i’ll go ahead and say that a majority of employees in America did not sign a working contract with their employer. of course, i’m still somewhat young and have only have a couple serious jobs so take this with a grain of salt, but i’ve had 6 jobs. only ONE had me sign with them, after providing for me with tuition costs. it was mutual. aside from bonuses, raises, what have you, they don’t give give give to me and i don’t give give give to them. employee/employer relationships are mutual and beneficial for both.

      and i was replying to the guy that started the comparison. if you’re not under contract, there’s nothing wrong with leaving the employer to take a better opportunity. if you’re under contract, it’s a dick move to the employer… nothing more.

      and you’re talking about owners jerking over their players in general. what have the Devils done to Kovy? did they jerk him over? no. would they have at SOME point? we don’t know. but he took the first dick move, he’s the dick. if the owners screwed him, they’d be the dick. that’s all i’ve said the whole time.

      to say we’re comparing apples and oranges is a bit hypocritical. you said “when a player who was once great isnt performing, we call for their head or ask to be cut or a buyout. screwing the player over.” so lets flip it, as you did. when did the OWNERS not perform for Kovy, causing him to screw them over? did they not give Kovy a check? did they not provide facilities for him to do his job? no, they perform quite well, as a matter of fact. he left a company that was working with him. i’ll stand by it, dick move.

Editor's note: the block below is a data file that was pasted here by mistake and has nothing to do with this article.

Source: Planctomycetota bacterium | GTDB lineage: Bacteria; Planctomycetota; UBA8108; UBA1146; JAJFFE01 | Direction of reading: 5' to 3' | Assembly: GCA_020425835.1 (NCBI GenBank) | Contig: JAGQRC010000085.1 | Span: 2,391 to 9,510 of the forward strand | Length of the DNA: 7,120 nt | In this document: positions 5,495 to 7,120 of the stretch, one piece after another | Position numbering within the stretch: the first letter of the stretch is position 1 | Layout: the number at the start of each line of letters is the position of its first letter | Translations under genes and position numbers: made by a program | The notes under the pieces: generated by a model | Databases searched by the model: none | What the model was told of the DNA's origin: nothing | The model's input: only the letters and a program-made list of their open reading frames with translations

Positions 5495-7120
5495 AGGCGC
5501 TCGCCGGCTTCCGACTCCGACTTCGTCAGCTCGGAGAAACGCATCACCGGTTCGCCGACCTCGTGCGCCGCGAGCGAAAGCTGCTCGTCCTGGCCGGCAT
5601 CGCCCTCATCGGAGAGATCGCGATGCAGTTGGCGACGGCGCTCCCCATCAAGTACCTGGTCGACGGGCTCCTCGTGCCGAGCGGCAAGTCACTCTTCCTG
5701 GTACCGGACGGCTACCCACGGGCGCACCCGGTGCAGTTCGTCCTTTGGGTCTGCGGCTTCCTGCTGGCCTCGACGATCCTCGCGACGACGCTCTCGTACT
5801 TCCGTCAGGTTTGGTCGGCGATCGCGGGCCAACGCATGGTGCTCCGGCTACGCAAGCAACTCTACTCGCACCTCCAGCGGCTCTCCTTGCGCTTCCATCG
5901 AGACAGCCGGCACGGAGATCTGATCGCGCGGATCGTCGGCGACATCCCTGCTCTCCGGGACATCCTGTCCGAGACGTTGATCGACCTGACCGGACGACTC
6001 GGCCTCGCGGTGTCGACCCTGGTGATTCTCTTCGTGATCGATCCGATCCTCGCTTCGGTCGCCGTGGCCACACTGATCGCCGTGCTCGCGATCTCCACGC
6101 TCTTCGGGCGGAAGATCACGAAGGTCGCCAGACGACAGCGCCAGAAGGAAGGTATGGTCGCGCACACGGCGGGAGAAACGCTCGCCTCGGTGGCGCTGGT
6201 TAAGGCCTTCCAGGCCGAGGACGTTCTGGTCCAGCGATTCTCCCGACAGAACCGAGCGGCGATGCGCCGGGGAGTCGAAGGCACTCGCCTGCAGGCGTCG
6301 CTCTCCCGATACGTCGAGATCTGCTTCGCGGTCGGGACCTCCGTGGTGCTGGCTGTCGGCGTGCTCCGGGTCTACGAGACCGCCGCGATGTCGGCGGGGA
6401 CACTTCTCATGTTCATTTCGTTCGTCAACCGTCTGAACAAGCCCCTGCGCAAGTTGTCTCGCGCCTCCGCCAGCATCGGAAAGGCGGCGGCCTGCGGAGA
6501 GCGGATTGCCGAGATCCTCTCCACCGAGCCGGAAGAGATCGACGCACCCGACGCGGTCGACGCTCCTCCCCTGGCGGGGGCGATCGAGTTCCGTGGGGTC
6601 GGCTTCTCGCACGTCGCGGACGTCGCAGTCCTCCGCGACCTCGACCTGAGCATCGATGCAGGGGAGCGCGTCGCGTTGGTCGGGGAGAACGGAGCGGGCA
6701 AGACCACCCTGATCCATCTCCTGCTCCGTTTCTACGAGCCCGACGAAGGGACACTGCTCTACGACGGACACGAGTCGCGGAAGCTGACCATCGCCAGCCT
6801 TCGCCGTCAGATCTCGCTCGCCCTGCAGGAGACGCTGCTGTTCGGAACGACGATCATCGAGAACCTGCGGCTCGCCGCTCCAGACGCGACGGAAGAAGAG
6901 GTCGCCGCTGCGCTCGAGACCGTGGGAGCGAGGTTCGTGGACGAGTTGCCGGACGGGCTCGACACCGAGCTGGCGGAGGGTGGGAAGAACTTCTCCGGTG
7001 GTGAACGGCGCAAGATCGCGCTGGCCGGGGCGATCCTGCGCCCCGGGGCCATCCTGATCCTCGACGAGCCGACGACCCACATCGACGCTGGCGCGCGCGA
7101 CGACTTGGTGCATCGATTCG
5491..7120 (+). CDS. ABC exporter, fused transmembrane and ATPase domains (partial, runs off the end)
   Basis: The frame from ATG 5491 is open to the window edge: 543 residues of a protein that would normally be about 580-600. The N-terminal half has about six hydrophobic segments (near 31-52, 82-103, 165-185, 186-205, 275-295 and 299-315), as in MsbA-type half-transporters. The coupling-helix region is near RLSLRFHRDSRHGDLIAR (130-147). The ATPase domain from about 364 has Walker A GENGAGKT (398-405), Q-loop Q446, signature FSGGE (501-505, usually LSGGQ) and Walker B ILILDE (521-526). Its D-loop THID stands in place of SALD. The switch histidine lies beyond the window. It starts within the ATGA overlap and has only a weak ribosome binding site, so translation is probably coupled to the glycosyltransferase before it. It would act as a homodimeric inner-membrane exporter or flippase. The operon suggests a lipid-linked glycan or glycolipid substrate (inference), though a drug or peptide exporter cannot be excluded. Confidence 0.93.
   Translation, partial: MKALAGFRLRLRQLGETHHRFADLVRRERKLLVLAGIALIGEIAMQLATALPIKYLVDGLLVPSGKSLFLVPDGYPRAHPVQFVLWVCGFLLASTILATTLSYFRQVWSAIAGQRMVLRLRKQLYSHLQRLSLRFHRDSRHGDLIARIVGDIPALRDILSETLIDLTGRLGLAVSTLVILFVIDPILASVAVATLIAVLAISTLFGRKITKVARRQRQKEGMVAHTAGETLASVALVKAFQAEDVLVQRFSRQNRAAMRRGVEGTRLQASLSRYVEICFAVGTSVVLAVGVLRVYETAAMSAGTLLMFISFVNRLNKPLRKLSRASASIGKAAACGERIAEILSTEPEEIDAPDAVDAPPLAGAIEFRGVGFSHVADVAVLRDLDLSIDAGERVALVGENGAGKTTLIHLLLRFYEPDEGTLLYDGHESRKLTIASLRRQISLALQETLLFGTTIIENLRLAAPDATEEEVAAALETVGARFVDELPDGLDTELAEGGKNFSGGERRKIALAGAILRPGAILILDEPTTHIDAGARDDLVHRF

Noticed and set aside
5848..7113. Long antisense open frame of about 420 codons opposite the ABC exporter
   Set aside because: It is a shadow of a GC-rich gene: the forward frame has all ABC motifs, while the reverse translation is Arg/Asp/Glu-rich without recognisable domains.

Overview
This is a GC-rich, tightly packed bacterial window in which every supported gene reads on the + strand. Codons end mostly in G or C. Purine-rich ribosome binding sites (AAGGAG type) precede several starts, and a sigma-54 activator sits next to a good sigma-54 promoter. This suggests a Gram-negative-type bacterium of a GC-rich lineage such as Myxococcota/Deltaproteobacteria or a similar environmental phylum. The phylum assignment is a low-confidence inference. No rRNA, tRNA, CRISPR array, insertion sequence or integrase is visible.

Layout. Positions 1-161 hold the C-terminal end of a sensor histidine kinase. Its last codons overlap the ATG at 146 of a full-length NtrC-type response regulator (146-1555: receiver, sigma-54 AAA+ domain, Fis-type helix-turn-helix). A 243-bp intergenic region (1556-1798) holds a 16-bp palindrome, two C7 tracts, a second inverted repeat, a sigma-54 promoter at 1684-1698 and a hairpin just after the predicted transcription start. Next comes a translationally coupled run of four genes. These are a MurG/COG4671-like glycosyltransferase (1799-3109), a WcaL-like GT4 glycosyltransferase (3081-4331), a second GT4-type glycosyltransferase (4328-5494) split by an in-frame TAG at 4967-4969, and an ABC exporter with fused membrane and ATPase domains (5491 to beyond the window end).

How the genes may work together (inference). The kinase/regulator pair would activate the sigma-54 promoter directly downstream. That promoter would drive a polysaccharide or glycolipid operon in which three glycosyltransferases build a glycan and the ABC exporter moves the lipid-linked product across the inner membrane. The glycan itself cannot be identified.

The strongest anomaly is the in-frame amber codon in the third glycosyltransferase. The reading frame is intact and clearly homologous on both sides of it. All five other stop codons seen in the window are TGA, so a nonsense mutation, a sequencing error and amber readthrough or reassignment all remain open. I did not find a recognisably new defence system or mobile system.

• dueman - Jul 15, 2013 at 2:20 PM

        I’m with you ibieiniid, 100% on this situation, and I just have to add that I’m a little shocked that so many people are actually defending this move. Does he have the right to make this choice? Sure he does, but a person also has the right to not hold a door for a little old lady too. Having the right to do something does not mean that, “doing that something” is honourable. This was a dick move period, and the fact that he had a right to do it is why it’s a dick move! It’s the fact that he thought only of himself, and not of the team that paid him handsomely, and is now without their star player, a lost 1st round draft pick, and a $250,000 fine for the next 12 years as a direct result of his choice, that makes this a dick move.

  13. jimeejohnson - Jul 15, 2013 at 2:35 PM

    Sarah Palin quit a job she swore to do. Nobody gave her a hard time. Uh, on second thought….!

    • ibieiniid - Jul 15, 2013 at 2:41 PM

      lol i knew this would get political eventually.

      • jimeejohnson - Jul 16, 2013 at 1:45 PM

        I was just kidding. Sarah Palin can probably skate. Nobody’s all bad.

      • ibieiniid - Jul 16, 2013 at 1:48 PM

        nah i’m not a Palin supporter. i just saw SOME sort of polititalk coming with all that tax mention up top.

        also, she prly give a mean bj =X

  14. oruacat2 - Jul 15, 2013 at 7:22 PM

    It’s his life, it’s a business, blah, blah, blah, I get it. No problem.
    Where he screwed NJ was with his timing, waiting until after the draft and after the first few crazy days of free agency.

  15. joeyg88 - Jul 15, 2013 at 9:26 PM

    Haha awesome move for kovi. Didn’t want to pay that income tax

  16. dlk75150 - Jul 16, 2013 at 10:44 AM

    NHL strikes when next CBA is up and that league will strike for the kill and get NHL players.

  17. jimeejohnson - Jul 16, 2013 at 1:44 PM

    Bottom line here, is that nobody would ever answer his question “what exit”!

  18. ducksk - Jul 16, 2013 at 5:12 PM

    Russian Translator: The general would like to know if you will drink a toast with him.
    General George Patton: Thank the general and tell him I have no desire to drink with him or any other Russian son of a biatch.
    Translator: [Nervous] I can’t tell him that!
    Patton: Tell him, every word.